One of the more popular tales comes next - the future-noir story of burned-out cabbie Harry Canyon and the mysteriously attractive fare he has rescued from a slimy alien gangster who wants the Loc Nar that is now in her possession after the murder of its previous owner, her father. Very definitely playing into the vogue that Bernhard Herrmann made so deliciously insidious with his sultry, doom-tinged saxophone in Taxi Driver, Bernstein evokes a world of danger, sleaze and total mistrust. Low brass croons menacingly beneath the edgy banter of the xylophone and a thick, slow 'n' sleazy jazz fugue bubbles darkly in the character of a world teetering on the brink of an abyss of amorality. But there is also a definite playfulness to the section that comes by virtue of a strangely jovial little party-line for bouncy piano, low strings and harpsichord that is reminiscent of Bernstein's own theme for American Werewolf's cursed enclave of East Proctor. I should also add that this mission-in-progress cue was paid homage by Wolicjar Kilar in his excellent score for the otherwise lousy Polanski-directed occult-thriller The Ninth Gate. The sequence also contains the ethereal Loc Nar theme backed by sonorous vocals, and there is a great section featuring twisting woodwinds, angry brass and suspenseful strings. Bernstein's oft-utilised Americana pervades the preliminary ending, a false hope that has you thinking everything will turn out all right for the two mismatched fugitives. But the plot throws a pure noir-double-cross into the mix and Bernstein accompanies it with a wild clash of the cymbals and a rousing burst from the orchestra, drowning out the whimsy that came before, and then allows the story to draw to a close much as it started - with the dry, mournful sax.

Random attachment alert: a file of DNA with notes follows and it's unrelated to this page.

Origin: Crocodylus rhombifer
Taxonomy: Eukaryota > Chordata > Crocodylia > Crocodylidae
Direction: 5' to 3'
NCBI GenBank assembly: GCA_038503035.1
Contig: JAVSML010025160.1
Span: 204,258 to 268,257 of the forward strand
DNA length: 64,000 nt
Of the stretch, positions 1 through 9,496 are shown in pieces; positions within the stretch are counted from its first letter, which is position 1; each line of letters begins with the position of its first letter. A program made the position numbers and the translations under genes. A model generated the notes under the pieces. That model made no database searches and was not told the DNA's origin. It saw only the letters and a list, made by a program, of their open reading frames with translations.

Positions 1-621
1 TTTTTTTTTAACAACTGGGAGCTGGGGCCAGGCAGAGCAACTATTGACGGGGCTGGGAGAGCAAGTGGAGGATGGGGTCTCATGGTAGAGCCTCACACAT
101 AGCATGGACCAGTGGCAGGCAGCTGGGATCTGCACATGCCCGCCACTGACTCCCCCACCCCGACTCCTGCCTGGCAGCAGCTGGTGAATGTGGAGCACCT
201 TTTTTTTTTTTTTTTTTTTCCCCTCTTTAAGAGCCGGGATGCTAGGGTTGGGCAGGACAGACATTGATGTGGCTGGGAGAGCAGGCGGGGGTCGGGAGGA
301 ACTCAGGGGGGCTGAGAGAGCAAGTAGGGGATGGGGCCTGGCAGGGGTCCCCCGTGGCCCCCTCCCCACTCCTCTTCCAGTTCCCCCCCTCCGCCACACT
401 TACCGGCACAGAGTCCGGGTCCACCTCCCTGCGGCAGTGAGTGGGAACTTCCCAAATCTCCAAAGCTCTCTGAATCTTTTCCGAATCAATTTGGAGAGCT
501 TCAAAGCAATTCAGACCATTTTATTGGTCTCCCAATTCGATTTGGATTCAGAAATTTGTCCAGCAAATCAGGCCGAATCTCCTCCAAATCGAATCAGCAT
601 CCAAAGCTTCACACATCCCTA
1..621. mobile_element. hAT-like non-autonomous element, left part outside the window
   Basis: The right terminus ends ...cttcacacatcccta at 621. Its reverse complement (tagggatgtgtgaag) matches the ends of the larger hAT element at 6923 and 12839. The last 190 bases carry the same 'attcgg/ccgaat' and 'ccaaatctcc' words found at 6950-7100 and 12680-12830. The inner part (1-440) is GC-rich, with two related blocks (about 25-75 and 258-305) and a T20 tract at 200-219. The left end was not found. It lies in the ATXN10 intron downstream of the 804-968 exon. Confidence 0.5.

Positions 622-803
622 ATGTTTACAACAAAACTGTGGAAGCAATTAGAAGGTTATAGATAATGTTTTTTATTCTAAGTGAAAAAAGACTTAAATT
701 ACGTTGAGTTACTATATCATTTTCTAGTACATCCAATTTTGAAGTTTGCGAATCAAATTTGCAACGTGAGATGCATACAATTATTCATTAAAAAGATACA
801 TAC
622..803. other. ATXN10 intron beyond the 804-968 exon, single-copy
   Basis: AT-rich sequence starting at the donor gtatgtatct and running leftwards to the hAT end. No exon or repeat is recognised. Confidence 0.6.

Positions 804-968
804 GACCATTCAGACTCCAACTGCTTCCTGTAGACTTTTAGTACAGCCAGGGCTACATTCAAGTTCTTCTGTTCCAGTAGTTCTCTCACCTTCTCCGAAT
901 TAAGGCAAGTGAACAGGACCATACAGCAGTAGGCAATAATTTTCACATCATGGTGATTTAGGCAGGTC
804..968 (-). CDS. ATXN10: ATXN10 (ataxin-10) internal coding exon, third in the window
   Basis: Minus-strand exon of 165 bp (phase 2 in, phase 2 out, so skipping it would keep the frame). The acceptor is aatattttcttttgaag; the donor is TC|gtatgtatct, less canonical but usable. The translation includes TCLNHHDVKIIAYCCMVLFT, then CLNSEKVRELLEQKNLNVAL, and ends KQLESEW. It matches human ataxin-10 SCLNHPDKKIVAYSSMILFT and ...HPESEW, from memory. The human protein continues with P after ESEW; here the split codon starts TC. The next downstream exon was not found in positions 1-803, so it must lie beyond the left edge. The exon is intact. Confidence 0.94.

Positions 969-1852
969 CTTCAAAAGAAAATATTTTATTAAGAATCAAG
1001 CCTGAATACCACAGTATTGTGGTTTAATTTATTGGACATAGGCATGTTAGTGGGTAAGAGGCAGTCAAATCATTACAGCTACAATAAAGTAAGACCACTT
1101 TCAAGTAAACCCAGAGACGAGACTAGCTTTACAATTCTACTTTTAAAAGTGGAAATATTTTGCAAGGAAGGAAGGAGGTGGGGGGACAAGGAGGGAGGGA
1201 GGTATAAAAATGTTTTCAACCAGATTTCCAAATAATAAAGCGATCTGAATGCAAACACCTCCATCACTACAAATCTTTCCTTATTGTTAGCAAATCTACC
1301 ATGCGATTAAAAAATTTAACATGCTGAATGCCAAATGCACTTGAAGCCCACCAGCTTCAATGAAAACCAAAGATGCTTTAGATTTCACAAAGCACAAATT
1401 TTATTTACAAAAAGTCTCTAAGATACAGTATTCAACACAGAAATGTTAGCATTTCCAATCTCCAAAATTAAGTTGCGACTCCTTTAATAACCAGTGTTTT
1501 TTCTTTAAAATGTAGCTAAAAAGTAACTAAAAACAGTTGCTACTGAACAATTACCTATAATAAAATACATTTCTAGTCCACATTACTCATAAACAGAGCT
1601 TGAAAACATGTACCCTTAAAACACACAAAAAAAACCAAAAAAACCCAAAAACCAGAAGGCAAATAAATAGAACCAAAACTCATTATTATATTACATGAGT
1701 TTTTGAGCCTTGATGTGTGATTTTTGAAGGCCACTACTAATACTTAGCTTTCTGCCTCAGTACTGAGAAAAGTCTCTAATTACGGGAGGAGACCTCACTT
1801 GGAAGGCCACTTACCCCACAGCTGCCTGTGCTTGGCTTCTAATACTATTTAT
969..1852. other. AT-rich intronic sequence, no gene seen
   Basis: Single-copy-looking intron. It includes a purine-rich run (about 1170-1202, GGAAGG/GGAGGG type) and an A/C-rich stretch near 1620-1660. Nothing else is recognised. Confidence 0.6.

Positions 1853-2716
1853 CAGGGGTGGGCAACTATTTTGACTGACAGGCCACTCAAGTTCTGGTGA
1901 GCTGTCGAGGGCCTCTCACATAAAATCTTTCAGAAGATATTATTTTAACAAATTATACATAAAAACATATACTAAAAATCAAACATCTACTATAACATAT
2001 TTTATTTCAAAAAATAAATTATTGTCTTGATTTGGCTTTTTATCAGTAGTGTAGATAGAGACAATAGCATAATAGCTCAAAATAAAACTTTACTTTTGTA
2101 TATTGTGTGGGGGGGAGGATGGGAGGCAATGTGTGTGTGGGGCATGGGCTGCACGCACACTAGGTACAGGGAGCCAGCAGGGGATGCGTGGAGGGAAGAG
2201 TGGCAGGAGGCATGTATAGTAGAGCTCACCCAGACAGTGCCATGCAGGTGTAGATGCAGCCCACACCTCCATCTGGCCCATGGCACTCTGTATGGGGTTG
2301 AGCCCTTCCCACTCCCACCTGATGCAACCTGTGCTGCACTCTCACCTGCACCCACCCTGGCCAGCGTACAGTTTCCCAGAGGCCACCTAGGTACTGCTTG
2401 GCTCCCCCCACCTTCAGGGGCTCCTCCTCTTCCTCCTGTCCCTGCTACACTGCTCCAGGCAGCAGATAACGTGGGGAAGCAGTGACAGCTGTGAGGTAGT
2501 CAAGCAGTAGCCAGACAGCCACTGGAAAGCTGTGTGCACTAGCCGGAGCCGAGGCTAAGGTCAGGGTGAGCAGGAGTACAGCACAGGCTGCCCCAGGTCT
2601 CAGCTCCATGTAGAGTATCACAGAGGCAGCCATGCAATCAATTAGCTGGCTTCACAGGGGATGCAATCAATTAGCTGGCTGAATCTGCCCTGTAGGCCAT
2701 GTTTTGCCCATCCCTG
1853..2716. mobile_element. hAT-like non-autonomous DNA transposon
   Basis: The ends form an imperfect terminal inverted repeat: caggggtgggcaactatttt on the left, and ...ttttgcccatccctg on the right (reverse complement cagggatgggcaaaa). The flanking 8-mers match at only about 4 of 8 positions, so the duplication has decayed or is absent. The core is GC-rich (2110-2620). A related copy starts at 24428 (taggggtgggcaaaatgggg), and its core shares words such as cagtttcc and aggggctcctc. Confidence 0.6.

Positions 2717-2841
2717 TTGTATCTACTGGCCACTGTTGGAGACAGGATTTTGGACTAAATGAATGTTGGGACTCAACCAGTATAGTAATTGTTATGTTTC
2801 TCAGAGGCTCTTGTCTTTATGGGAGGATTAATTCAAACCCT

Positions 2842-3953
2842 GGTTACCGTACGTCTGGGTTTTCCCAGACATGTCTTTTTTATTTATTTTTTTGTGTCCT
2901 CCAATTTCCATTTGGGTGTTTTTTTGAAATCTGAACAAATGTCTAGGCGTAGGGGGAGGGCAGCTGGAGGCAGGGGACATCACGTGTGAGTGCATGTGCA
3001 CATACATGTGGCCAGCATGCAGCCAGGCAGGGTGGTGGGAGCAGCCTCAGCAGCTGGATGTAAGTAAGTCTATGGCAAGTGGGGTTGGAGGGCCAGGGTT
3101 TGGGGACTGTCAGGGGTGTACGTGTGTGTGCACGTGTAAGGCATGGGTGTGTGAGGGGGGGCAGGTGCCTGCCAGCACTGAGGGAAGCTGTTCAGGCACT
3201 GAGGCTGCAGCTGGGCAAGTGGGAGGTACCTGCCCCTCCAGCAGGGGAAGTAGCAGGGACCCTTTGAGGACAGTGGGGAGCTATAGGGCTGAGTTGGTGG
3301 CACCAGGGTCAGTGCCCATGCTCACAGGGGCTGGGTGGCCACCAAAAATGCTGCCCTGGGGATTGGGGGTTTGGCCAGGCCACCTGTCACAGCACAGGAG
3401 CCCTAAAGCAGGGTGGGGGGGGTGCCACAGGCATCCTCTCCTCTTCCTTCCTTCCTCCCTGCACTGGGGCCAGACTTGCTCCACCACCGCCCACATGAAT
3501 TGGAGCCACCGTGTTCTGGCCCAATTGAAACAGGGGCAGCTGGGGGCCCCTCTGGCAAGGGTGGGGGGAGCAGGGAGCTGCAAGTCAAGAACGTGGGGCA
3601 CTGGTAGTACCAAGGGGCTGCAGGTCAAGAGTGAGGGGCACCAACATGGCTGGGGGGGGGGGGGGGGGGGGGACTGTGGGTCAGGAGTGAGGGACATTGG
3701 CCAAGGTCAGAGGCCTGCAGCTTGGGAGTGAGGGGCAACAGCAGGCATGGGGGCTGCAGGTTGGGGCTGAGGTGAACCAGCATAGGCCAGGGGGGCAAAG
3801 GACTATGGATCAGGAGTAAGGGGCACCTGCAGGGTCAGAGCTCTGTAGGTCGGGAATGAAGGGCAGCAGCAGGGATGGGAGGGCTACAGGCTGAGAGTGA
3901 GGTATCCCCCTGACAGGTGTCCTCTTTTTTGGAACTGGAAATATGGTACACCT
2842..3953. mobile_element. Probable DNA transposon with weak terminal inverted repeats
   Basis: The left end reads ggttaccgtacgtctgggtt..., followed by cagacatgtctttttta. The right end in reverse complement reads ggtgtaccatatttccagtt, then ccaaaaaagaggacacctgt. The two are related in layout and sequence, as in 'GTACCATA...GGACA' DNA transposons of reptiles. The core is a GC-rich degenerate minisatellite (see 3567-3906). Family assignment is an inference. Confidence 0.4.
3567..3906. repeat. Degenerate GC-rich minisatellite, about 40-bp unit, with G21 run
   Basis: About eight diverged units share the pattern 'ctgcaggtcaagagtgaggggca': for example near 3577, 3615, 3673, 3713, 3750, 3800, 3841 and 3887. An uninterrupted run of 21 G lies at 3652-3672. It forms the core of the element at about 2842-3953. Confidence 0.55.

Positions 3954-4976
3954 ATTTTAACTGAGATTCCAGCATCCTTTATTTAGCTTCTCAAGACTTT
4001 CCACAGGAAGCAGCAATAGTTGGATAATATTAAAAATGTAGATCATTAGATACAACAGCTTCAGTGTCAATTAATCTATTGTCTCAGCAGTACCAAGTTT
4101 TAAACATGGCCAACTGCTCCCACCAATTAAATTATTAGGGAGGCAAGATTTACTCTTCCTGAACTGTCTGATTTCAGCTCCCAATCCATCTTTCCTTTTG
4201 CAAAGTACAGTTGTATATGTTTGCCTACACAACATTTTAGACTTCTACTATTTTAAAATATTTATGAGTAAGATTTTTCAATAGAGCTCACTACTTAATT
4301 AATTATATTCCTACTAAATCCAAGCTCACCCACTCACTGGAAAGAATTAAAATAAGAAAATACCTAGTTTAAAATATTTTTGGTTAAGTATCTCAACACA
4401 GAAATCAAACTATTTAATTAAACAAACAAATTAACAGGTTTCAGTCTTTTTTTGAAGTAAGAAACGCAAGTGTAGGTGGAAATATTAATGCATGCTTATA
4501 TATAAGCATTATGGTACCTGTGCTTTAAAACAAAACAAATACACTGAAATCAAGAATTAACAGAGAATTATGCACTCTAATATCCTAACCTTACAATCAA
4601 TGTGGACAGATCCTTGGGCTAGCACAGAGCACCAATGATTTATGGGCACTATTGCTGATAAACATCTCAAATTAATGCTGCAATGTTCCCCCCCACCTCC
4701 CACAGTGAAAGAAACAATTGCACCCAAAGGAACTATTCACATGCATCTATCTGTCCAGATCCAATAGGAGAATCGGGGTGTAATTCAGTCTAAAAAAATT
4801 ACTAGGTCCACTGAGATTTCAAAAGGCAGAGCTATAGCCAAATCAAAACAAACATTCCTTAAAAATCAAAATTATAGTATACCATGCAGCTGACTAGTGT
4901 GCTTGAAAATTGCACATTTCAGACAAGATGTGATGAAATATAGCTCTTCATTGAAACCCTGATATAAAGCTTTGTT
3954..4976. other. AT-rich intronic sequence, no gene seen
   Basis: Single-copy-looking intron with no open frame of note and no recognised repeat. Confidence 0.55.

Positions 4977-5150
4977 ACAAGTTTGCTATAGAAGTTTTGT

The biggest, boldest and best remembered story then takes the score by the horns and runs wild with it. The famed “Taarna” sequence sees the titular warrior woman doing battle with various barbarians, ride her pterodactyl to glory and wrestle a kingdom from its vicious dictator, before finally taking the fight directly to the Loc Nar, itself, in a self-sacrificial duel. By far the largest section of the film, this also comprises the most music. Bernstein fashioned a simply mesmerising and haunting signature theme for Taarna - something that he had actually composed as a love theme for Saturn 3 (see separate review) - and, whilst it had been mostly rejected from that production, it gains full appreciation here. Enamoured by the ethereal, otherworldly sound of an instrument called the ondes Martenot - a sort of Theremin-type of deal, only much easier to use and more adept at precise pitches and resonances - he found the perfect channel with which to incorporate its classically eerie and devoutly sci-fi appeal. Backed with female voices, the ondes Martenot, played by Jeannie Loriod, creates Taarna's sweeping, lush theme, but Bernstein also spreads its unique sound throughout the entire section. Brass fanfares trigger the presence of the orb and Bernstein begins to work in the awesome, satanic swagger of his Dies Irae. Only Leonard Rosenman managed to make this pounding piece of dark dementia more intimidating when he scored The Car (DVD reviewed separately).